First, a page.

That we can never get this perfect isn’t hopeless — it just puts an ever greater emphasis on grace. The grace to hold loosely to our own assumptions and expectations. The grace to be patient with those with a tight grip on theirs. And, while examining ourselves in light of both of those tendencies, also the grace to stand up for victims of blatant prejudice.

  • http://lotharlorraine.wordpress.com/ Lothar Lorraine

    I would like to ask a very politically incorrect question:

    are, statistically speaking, women as good as men (and vice versa) for every type of job NOT demanding physical strengths?

    I don’t know, there are contradictory in the scientific literature about that.

  • labreuer

    A good way to investigate this is to ask the question in different societies, where the expectations held out for women differ. That way, we can try and eliminate the impact that the culture has on girls as they grow up. Many studies err by only looking at American college students; this allows for an incredible amount of bias in such studies.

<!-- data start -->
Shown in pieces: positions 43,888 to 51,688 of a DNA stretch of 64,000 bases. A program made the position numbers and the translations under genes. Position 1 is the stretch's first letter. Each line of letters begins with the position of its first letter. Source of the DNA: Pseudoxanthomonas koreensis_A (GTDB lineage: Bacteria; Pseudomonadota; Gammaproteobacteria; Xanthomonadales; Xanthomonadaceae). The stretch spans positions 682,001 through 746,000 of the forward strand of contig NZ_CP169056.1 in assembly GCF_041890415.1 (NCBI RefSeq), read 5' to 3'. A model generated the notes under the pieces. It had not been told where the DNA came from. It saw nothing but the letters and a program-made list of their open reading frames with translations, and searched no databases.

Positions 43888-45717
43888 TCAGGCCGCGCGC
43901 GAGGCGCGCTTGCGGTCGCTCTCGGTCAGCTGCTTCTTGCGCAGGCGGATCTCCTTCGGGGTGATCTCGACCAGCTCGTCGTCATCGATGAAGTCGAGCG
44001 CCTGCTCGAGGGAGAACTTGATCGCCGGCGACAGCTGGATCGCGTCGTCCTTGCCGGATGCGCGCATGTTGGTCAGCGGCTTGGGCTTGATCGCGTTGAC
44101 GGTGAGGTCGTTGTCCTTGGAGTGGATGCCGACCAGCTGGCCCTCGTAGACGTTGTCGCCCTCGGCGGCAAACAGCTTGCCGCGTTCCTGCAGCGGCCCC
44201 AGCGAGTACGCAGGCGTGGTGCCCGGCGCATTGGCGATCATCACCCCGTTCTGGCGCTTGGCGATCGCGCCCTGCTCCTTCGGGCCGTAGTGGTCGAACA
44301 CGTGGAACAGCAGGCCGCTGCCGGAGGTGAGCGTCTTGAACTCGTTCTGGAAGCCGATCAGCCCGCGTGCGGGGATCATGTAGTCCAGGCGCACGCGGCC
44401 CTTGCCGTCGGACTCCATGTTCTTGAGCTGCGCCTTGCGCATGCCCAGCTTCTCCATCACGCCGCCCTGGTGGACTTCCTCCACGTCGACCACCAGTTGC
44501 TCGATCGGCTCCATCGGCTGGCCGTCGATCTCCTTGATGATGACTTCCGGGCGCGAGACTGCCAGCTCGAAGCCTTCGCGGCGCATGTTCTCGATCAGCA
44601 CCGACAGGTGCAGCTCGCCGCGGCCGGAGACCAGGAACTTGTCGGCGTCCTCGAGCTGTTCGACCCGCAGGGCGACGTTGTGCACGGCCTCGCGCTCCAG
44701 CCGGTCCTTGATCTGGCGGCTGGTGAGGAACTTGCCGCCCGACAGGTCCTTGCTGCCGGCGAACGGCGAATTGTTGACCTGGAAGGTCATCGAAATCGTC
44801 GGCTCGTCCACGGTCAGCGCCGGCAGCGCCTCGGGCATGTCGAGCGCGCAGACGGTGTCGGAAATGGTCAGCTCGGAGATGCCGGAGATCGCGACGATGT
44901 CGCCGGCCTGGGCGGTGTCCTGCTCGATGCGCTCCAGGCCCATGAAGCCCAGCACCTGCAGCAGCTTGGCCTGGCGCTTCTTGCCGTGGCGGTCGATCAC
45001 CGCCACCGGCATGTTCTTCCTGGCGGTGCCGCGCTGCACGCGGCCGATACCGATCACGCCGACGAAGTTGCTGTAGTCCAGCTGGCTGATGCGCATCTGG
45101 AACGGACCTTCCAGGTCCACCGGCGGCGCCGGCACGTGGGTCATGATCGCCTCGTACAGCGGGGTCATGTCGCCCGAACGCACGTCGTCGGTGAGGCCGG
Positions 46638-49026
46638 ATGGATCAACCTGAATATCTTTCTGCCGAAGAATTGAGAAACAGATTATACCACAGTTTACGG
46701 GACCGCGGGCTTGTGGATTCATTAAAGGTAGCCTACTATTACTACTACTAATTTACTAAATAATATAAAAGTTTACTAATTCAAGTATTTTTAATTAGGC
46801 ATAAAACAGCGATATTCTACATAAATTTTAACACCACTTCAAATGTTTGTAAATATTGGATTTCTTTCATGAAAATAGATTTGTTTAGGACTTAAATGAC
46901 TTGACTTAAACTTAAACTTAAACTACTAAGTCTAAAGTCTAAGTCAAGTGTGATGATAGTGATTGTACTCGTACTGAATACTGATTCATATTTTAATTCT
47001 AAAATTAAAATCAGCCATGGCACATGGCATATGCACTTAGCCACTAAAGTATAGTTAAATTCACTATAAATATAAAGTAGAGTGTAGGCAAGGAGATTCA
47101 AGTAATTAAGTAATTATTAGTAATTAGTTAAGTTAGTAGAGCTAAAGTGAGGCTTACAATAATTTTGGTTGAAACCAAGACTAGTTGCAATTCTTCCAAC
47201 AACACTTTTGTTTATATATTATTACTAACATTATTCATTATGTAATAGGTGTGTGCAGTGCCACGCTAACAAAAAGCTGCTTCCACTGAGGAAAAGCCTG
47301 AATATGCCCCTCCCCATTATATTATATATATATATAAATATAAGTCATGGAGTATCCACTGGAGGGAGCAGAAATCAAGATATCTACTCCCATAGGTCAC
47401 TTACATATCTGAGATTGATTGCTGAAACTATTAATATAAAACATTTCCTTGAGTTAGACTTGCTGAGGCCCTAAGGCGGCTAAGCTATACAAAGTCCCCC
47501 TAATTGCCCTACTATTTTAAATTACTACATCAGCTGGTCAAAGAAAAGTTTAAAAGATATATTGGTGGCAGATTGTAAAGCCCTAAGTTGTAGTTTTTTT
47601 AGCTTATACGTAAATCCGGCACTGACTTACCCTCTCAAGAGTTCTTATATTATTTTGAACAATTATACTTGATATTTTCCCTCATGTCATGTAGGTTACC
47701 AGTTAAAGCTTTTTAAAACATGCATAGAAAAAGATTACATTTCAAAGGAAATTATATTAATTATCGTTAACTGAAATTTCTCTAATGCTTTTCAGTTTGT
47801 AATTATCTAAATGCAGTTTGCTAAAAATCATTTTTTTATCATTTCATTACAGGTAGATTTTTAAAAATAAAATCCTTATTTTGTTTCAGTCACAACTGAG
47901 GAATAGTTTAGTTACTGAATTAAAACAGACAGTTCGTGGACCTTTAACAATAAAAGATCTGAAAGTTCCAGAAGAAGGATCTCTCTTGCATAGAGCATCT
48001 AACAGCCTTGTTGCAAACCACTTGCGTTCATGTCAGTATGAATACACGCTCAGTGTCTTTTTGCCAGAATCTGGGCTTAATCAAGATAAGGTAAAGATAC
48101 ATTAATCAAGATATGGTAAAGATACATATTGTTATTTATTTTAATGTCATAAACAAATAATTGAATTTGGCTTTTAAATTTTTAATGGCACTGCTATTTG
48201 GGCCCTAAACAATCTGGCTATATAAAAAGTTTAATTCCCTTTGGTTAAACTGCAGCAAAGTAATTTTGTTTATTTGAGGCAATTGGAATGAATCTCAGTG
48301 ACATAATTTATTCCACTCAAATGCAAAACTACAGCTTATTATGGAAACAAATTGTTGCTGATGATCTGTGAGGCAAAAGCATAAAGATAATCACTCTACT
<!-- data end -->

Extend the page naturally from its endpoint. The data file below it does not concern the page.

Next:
• labreuer

    This is one place where fear of an impartial God who will judge each person according to his or her deeds sounds quite appealing. If we live our lives according to an “I’m better than those people” metric and then God treats us the same way except via an objective (his) “better than”, that’s scary. “But many who are first will be last…”

  • http://lotharlorraine.wordpress.com/ Lothar Lorraine

    Another fascinating (and very practical) question is the following:

    is it true that men are more visual than women, that women can more easily use their sex appeal than men? And if so, is it really biological or cultural?

    2013/10/10 Disqus

  • Susan_G1

    Bias in church is present but doesn’t bother me so much. I can find a different church, or work to overcome biases, or accept them. It doesn’t really bother me, because they seem so irrational, I can kind of write them off.